for Rigger's Climbing Harness
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come to the shop & try one !
* * *
This Website is an outgrowth of both rigging and teaching.In the following pages you'll find field-proven tools and ideas - powerful and elegant enough for a professional, but easy for the dedicated amateur to understand and use.
And, if you find yourself in the Northwest we hope you will stop by our Rigging Loft and Chandlery. We are located on the water at the Point Hudson Marina - in the historic seaport of Port Townsend, Washington. We are within a stone's throw of shipwrights, a sail loft, a canvas shop, machinists, and a full service haul out facility.
Click on these links for further information
SPARTALK - post consultation questions that are too short to charge for. Brion monitors this site. The best resource for up-to-date help with rigging questions.
PUZZLER - get into the competition!
FAN MAIL - what they say about BTYR.
RECOMMENDED SITES - Rigging is more about information than about wire and rope....
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ABOUT US - Contacts and Staff Information
Would you like Brion to be a speaker at your Sailing Club
or Fund Raiser?
.Our Mission is to blend the ageless wisdom of traditional rigging with the materials and applications of modern day. We work with our clients to provide complete rigging services of the highest standard and specialize in preparing vessels and their owners for extended cruising and offshore voyages.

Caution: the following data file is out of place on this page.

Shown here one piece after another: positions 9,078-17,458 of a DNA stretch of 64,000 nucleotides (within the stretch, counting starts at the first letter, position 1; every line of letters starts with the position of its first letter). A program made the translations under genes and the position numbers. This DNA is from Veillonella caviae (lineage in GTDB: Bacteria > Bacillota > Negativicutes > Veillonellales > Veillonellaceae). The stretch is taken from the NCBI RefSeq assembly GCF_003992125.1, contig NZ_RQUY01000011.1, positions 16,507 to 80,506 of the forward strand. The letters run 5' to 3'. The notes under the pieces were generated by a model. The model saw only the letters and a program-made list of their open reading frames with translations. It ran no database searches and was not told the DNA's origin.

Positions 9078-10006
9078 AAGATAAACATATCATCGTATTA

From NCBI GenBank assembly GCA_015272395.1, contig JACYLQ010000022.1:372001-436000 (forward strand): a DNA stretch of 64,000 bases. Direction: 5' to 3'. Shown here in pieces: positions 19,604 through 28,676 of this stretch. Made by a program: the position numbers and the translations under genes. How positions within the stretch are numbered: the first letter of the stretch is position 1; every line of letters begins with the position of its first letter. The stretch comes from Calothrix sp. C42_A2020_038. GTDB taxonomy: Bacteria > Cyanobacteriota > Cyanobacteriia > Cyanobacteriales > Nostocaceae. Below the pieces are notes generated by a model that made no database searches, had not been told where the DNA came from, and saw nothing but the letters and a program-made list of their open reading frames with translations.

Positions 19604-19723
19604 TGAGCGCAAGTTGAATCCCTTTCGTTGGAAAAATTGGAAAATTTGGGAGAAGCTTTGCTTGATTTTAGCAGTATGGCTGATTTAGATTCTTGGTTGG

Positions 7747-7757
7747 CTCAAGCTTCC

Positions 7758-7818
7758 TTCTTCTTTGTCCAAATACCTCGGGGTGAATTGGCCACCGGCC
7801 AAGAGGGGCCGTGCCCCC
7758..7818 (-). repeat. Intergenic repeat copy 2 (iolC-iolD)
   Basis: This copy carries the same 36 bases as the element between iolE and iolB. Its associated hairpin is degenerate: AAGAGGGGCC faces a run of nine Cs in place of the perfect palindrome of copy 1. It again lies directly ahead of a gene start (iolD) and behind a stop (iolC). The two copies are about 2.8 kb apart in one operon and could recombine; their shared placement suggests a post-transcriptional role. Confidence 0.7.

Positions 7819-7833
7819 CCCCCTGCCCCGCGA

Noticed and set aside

● Workshops ● Speaking Dates ●
This is a Hands-On class
that details the skills and background planning to put
a fully functional rig in your boat.
Here is an opportunity for you to spend 16 hours with Brion - two very full, & interesting days of consultation, instruction, and discussion of your boat's rigging needs, as well as your needs, and the needs of your crew.
Bring your rig specifications, sail plan & rig plan, calculator, and ideas. And photos to. This is all about Your boat.
You will work with drills, taps, rivets, tuning gauges, and other essential tools. Also a discussion of schmoos, glues and secrets of the vest.
Plus you’ll learn about design/load considerations, including component sizing, selection, layout, and installation.
Also Stal-lok installation, braided rope splicing, working aloft, and much more.
Suggested Reading - all of the above - (I will post a more complete list soon - check back)
From Scott Wilson in Three Sheets Northwest:
From Alan Hyde: "We thoroughly enjoyed Brion’s well-attended and excellent presentation. All the best technical knowledge on any subject rests on some underpinnings that once understood widen & brighten our future thinking about it. Brion’s a master of his craft because he knows that so well, and communicates it well, too."
Brion's Schedule for 2013
Workshops and Speaking Schedule (click)